Former United States Vice President Joe Biden formally announced his candidacy for the 2020 Democratic presidential nomination on April 25, and since then Biden has seen a surge in the polls while his entrance into the race appears to have damaged one other candidate more several than any others — Vermont Senator Bernie Sanders. In fact, according to a new poll by The Economist/YouGov, Sanders has dropped to fourth place in the field of Democrats, with Massachusetts Senator Elizabeth Warren and California Senator Kamala Harris passing him by — if only by a small margin.
The poll would not be the first indication that enthusiasm for Sanders among Democratic voters is waning. In late April, a Quinnipiac poll showed Sanders dropping into third place, behind Warren, as The Inquisitr reported. But that poll also showed Biden with a massive, 26-point lead over Warren, with Sanders another point further back.
And last week, a poll by Harvard/Harris — the same polling organization that had previously rated Sanders “America’s most popular politician” — showed Biden with a dominant, 30-point lead over second-place Sanders, with the former VP commanding 44 percent support among Democrats to just 14 for Sanders.
There was more difficult news for Sanders this week, when a Monmouth University poll that focused only the state of New Hampshire — where the first Democratic primary vote will be held on February 11 — showed Sanders trailing badly in that important state, even though in 2016 he won the New Hampshire primary by 22.4 percentage points over eventual nominee Hillary Clinton, according to The Boston Globe.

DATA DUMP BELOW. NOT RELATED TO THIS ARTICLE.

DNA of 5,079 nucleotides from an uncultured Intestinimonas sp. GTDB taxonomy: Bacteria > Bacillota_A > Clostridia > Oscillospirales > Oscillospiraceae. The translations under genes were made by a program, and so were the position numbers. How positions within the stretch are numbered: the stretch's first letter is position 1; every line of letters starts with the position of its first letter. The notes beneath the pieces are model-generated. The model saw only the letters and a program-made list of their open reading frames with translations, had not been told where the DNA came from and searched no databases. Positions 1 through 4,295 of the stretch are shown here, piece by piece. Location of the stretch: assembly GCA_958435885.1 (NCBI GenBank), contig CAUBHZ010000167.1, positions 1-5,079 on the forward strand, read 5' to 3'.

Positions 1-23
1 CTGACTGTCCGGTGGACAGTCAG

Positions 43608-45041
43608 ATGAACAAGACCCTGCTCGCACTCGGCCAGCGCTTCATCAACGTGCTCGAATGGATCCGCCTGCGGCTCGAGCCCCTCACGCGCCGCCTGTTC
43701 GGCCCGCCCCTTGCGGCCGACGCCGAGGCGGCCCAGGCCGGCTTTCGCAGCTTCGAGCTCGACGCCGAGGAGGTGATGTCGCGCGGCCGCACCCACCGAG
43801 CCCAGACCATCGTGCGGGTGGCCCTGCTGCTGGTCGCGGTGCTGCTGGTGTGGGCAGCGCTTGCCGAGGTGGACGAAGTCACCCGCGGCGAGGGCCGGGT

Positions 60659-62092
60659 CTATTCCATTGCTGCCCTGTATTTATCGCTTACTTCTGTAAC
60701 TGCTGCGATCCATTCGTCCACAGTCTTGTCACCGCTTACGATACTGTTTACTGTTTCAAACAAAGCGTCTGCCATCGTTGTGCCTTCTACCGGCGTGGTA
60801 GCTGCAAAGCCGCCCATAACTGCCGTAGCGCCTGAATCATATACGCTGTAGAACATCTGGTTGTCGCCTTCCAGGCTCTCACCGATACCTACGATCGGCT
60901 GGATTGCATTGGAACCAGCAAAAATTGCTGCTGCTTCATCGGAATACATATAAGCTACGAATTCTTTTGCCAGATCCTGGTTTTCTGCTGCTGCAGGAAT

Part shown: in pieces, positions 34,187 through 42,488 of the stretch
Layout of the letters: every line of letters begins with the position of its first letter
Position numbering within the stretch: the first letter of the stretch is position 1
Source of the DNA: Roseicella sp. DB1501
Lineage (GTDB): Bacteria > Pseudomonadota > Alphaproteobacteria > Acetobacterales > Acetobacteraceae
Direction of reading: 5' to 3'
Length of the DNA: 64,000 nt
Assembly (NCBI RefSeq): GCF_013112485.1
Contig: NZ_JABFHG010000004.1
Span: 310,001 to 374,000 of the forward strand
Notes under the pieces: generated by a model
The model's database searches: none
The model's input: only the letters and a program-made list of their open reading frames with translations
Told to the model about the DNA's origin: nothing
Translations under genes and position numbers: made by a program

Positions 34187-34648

In the Monmouth poll, Biden leads Sanders in New Hampshire by 28 points, 36-18. But it may be in the new, nationwide Economist/YouGov poll where Sanders will find the worst news.
The poll was structured somewhat differently than most presidential primary polls, asking respondents to name any candidate that they were “considering” a vote for, making multiple selections if necessary. In that poll, while 40 percent said they were “considering” a vote for Sanders, 41 percent said that they were considering Warren — and 42 percent were considering a vote for Harris.
Biden continued to dominate, even in the Economist/YouGov poll, however, with 57 percent saying that they were considering a vote for the former Delaware senator who served as vice president under President Barack Obama. Biden’s percentage was unchanged from the previous week’s poll. But Warren and Harris had both seen boosts, rising from 39 percent and 36 percent respectively. Sanders dropped a point from the previous week, slipping from 41 percent to an even 40.